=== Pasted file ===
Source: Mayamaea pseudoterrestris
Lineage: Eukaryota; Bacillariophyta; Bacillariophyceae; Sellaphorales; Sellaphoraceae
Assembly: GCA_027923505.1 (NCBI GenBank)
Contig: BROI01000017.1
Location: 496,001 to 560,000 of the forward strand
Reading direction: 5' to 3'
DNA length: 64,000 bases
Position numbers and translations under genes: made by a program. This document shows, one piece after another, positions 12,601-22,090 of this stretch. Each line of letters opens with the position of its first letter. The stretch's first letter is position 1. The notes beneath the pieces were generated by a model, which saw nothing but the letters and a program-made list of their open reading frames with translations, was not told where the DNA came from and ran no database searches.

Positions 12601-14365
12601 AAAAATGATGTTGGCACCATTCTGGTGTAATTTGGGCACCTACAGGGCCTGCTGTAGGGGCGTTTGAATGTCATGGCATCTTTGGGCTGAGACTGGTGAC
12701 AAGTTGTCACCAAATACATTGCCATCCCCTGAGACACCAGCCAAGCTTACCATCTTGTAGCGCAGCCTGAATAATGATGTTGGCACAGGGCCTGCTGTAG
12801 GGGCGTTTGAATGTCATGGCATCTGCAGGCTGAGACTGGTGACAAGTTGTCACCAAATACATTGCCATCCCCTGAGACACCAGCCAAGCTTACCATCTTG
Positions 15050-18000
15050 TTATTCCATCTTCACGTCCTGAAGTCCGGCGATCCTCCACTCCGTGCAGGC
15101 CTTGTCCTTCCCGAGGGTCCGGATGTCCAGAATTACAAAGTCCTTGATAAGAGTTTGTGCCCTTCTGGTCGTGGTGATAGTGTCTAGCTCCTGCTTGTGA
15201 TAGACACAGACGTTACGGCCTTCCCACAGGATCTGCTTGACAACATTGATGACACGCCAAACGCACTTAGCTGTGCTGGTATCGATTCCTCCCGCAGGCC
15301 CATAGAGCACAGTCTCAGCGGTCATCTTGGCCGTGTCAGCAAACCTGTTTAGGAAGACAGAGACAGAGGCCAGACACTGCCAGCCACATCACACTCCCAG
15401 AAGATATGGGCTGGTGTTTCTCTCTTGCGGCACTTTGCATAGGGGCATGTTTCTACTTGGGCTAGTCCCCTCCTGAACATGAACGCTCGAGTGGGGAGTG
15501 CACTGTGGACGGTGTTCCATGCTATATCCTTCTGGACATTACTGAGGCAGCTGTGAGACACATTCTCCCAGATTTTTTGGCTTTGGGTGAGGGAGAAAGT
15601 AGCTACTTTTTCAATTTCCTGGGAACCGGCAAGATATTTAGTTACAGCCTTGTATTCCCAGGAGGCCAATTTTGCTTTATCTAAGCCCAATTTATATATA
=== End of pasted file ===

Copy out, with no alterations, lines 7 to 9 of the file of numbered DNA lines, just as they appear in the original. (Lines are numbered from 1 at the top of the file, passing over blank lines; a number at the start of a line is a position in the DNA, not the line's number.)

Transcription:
DNA length: 64,000 bases
Position numbers and translations under genes: made by a program. This document shows, one piece after another, positions 12,601-22,090 of this stretch. Each line of letters opens with the position of its first letter. The stretch's first letter is position 1. The notes beneath the pieces were generated by a model, which saw nothing but the letters and a program-made list of their open reading frames with translations, was not told where the DNA came from and ran no database searches.

Positions 12601-14365